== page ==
Who Wrote Shakespeare?
[I hesitated before reprinting this article, since I don’t want to start a discussion of the “authorship debate” on this blog. To be clear, between the number of Warwickshire colloquial expressions and landmarks mentioned in the plays, combined with - given the need to manage entrances and exits of a limited group of players in Shakespeare’s sometimes complex plays, for a playwright thoroughly immersed in the theater (as opposed to a dabbling nobleman), combined with the fact that no one questioned that Shakespeare’s plays were written by William Shakespeare of Stratford for generations after his death – I think the question of “who wrote Shakespeare’s plays” is thoroughly settled. But an article published in Hopkinsville, Kentucky in 1880 with this many bad Shakespearean shout-outs is worth reprinting just for itself.]
From The South-Kentuckian (Hopkinsville, Kentucky), September 28, 1880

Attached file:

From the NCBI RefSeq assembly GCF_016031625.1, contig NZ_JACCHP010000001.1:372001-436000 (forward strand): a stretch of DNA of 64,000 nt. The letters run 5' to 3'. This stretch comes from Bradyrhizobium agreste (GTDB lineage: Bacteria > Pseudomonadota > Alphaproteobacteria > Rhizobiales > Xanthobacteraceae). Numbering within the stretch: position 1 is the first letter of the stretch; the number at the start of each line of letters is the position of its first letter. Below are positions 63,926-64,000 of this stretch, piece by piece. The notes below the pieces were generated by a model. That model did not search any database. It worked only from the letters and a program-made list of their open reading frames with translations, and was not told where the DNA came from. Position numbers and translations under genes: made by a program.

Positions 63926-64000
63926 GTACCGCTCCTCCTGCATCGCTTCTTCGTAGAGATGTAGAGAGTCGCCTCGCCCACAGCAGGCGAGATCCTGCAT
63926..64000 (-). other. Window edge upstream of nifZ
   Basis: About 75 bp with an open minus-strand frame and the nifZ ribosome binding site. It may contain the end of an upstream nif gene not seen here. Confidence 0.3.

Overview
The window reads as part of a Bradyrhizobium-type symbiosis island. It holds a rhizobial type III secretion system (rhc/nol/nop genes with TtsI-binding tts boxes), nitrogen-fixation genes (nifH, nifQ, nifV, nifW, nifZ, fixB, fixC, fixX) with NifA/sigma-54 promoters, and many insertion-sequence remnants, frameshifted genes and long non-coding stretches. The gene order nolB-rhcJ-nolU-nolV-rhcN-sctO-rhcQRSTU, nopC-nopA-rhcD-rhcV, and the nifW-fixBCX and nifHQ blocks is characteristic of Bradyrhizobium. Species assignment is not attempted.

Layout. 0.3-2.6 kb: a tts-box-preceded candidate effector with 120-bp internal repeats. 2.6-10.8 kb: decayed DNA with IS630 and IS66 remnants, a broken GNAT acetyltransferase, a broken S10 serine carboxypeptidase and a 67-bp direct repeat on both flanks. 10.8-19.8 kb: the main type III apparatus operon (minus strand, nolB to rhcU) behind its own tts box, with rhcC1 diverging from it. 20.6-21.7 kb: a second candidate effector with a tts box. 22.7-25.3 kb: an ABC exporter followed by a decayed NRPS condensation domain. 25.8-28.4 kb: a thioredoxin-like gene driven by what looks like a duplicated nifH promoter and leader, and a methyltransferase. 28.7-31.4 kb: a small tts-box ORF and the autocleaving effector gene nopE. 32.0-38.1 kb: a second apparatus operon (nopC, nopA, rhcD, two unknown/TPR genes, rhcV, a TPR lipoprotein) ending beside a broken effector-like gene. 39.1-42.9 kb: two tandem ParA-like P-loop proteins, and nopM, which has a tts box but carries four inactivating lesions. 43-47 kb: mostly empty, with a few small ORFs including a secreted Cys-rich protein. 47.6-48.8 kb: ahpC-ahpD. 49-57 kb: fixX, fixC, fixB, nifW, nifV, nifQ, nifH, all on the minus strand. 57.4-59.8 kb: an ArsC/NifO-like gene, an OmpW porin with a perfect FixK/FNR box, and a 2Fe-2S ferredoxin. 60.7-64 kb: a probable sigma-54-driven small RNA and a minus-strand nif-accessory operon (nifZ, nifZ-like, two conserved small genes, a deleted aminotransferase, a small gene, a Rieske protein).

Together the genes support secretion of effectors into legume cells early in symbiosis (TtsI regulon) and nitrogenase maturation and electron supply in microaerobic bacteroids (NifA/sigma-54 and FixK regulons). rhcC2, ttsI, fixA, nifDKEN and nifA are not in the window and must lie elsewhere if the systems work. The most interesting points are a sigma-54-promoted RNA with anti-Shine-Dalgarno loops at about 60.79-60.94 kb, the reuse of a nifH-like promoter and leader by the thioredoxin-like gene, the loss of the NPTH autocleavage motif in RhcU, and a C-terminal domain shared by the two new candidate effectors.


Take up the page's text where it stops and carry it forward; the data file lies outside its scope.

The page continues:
Hamlet overheard Julius Caesar tell King Lear on the twelfth Night after the Tempest that Anthony and Cleopatra had told Coriolanus that Two Gentlemen of Verona were the authors of Shakespeare’s plays. Lear said, “You may take it as you like it, but I don’t believe it, for I heard Romeo and Juliet say it was Love’s Labor Lost when Troilus and Cressida stole Comedy of Errors and sold it to the Merchant of Venice. Timon, of Athens, and Cymbeline were parties to the theft, and after drinking Measure for Measure with the Merry Wives of Windsor told King John all about it. Richard the Third (a competent critic) said “Bacon could not write even A Winter’s Tale, and Henry VI says, “That settles it, so why make so much ado about nothing.” Othello was busy dealing a game of cards to the Fourth, Fifth and Sixth Henry’s and the only remarks made by them were an occasional “don’t pass,” “hold on,” and a few other forcible remarks of the same cursory nature; and as Richard the Second was absent Taming the Shrew, I could get no further evidence as to who wrote Shakespeare, but All’s Well That Ends Well, isn’t it?